Pierre Gasly leads tributes to Anthoine Hubert at Belgian GP circuit - how did the driver die?
Pierre Gasly has paid tribute to F2 driver Anthoine Hubert at the spot where he lost his life ahead of the Belgian Grand Prix
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Pierre Gasly has led tributes to Anthoine Hubert and Dilano van ‘t Hoff ahead of the Belgian Grand Prix. Formula 2 driver Hubert was just 22 years old when he lost his life during a race in Spa in 2019.
Gasly has also shared a tribute on his Instagram which read: “Miss you Tonio. Thanks to everyone who joined today, had a thought or prayers for Tonio & Dilano. Proud of our sport in moments like today. RIP young champs.”
The tribute to the drivers comes just weeks after 18-year-old Hoff also lost his life on the track following an incident in FRECA at the start of July. The driver was the 49th person to lose their life on the Spa-Francorchamps circuit.
Formula 1 is set to race at the Belgian Grand Prix this weekend, with Gasly, a close friend of Hubert organising a run in memory of the two drivers. The Frenchman, 27, invited all teams from F1, F2 and F3 to take part in the run, with Gasly sharing that he felt this was the best way to pay tribute to Hubert.
Gasly said: “I’m someone that is emotional. I think I link places with emotions, and I’ve had the worst emotions of my life here. But at the same time, it’s only one of my favourite tracks, so it’s very contradictory.
“I love this track, and I love racing this track, but at the same time I’ll never forget what I felt going down these stairs [in the paddock] when my parents told me the news. It’s obviously tough, but I accept the sport that we do, and it’s things you have got to live with. It’s also life, as sad as it can be.”
Gasly was joined on the rain-drenched tribute run by a large group, including Zhou Guanyu and Juan Manuel Correa, who was involved in the crash that killed Hubert. Correa suffered spine damage, broke both his legs and was placed into a coma after the accident four years ago, but made his return to F2 this season.
Gasly, who drives for Alpine, said that although the run may not seem important to the world, it was “meaningful” to him. He also shared that the event had been organised before the death of Hoff, adding: “It might be small things for people, but it’s a lot bigger for me, and a lot more meaningful.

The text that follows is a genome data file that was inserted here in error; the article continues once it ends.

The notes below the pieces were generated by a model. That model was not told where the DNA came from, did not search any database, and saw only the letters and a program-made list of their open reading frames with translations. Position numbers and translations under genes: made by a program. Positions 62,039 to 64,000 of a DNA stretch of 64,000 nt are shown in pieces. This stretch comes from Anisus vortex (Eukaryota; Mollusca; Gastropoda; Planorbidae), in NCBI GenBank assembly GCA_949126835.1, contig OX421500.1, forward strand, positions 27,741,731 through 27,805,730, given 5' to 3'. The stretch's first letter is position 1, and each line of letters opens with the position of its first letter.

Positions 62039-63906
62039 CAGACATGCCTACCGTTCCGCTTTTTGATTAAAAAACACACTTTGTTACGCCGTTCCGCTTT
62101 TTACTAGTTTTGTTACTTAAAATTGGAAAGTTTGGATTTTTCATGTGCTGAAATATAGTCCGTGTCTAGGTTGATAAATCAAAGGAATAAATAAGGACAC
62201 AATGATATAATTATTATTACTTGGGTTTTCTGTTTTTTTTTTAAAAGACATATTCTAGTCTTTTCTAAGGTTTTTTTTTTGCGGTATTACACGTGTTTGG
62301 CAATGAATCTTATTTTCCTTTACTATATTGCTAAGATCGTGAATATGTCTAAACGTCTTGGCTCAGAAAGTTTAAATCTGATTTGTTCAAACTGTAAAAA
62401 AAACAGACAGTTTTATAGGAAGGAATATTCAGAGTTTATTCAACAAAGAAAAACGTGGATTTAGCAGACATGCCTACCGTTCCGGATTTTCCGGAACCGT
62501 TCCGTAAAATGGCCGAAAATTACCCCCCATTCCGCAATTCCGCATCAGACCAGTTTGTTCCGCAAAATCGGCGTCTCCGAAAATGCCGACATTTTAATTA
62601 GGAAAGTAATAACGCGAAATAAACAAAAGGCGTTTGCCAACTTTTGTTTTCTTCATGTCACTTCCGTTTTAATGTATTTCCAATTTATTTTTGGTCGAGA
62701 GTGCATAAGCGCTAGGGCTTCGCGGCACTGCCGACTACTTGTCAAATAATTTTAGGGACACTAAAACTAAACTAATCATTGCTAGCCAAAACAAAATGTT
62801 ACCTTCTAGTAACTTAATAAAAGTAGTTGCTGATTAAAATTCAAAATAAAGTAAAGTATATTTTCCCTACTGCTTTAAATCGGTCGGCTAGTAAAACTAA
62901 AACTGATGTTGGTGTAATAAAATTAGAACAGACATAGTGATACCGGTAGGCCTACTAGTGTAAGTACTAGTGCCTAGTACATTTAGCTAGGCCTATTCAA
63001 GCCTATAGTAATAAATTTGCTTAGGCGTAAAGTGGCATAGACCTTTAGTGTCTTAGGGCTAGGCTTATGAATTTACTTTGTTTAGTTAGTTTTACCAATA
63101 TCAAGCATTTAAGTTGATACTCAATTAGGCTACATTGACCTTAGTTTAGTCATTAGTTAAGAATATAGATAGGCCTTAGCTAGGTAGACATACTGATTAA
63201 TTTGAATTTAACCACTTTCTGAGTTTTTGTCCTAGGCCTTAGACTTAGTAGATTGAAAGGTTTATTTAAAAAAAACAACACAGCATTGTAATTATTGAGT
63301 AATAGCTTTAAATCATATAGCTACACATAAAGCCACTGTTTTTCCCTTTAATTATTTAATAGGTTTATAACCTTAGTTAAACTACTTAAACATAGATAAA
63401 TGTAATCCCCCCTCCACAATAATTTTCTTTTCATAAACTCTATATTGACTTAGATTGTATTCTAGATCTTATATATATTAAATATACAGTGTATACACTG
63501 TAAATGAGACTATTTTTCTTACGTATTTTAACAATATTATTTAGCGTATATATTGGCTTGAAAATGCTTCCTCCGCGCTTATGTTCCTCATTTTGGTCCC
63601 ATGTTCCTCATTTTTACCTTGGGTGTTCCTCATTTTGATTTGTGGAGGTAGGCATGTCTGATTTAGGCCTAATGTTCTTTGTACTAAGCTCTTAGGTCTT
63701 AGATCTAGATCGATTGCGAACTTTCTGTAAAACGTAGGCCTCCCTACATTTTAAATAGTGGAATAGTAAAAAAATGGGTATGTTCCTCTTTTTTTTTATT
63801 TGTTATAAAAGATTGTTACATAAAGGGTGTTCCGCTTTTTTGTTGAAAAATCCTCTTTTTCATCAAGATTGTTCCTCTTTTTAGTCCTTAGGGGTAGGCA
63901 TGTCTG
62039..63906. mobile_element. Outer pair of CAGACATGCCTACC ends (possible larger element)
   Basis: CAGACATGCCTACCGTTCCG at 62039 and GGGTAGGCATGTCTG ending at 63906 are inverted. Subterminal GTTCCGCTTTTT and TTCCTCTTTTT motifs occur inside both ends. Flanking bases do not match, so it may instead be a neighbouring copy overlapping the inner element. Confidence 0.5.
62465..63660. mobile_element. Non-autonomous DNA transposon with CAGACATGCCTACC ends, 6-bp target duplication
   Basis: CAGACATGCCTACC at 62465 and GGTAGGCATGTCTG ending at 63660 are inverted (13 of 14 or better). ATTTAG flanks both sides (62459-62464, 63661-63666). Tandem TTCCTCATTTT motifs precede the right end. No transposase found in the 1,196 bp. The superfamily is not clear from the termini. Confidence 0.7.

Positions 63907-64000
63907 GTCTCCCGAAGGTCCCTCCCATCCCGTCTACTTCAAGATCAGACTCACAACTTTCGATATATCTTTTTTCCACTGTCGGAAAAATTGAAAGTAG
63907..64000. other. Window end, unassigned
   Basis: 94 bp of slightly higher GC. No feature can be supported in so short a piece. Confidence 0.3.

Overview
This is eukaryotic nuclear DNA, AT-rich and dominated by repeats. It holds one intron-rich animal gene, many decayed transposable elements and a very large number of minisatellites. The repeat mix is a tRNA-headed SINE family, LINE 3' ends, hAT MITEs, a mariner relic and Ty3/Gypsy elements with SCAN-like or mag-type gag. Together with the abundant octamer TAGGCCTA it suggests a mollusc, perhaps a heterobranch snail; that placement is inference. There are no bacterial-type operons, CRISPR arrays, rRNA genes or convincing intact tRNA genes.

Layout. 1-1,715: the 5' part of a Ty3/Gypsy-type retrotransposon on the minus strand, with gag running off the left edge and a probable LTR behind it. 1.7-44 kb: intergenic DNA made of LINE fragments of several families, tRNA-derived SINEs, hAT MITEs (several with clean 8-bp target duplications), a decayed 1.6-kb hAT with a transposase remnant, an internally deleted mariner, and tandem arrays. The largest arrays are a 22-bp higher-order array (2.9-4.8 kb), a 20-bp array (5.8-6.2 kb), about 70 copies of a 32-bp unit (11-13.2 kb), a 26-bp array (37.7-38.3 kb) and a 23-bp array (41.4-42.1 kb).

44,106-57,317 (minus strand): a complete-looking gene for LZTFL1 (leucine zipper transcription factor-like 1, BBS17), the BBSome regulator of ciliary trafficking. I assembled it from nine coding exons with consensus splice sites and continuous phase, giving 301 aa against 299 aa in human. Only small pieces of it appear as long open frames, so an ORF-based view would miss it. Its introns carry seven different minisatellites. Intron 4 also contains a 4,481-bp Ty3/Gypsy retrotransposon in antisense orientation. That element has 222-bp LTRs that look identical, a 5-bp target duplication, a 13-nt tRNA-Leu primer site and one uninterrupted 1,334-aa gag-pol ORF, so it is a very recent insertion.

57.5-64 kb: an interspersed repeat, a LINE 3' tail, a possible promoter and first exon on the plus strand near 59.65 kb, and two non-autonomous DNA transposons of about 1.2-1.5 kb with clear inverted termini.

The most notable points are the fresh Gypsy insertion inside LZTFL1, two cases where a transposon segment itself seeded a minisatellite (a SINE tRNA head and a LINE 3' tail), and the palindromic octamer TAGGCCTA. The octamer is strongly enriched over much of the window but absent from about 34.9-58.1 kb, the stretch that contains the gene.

“It was a conversation which started early in the season. Everybody knows how close I was with Anthoine and I think they all know also how close he was with the team. This was organised well before the tragic incident which happened a couple of weeks ago.
“But I just think it’s great that we all as a community, when these things happen, everyone that is part of Formula 1, whether it’s F2 or F3, the racing family comes together.”
Gasly was seen laying flowers on the Kemmel Straight, which is the site of the crash that killed Hubert, with Hoff’s mother doing the same for her son. Gasly has laid flowers at the site of the crash every year since Hubert was killed in 2019.
The safety of the race track has been the focus of this weekend, with rain expected to fall all weekend, with George Russell calling for the race to be cancelled if conditions are too poor.
Who is Anthoine Hubert and how did he die?
Anthoine Hubert was born in Lyon, France on September 22, 1996. The driver raced for the Formula 2 championship before he tragically died at the Belgian Grand Prix.
During the race at Spa, driver Giuliano Alesi had crashed at the Raidillon curve after his car suffered a punctured tyre on the second lap of the race. Several cars behind Alesi were able to brake in time but due to the poor weather conditions Hubert clipped one of the slowing cars.
Hubert then hit the barrier before being struck by Juan Manuel Correa, who drove into the area near the French driver’s cockpit at around 130-160mph. The impact broke both cars, and the drivers were taken quickly to the circuit’s medical area, with Hubert sadly being declared dead at 6.35pm.
The FIA ruled that no driver was to blame for the crash that resulted in the death. They said that there was “no evidence that any driver failed to react appropriately in response to the yellow flag or to the circumstances on track.”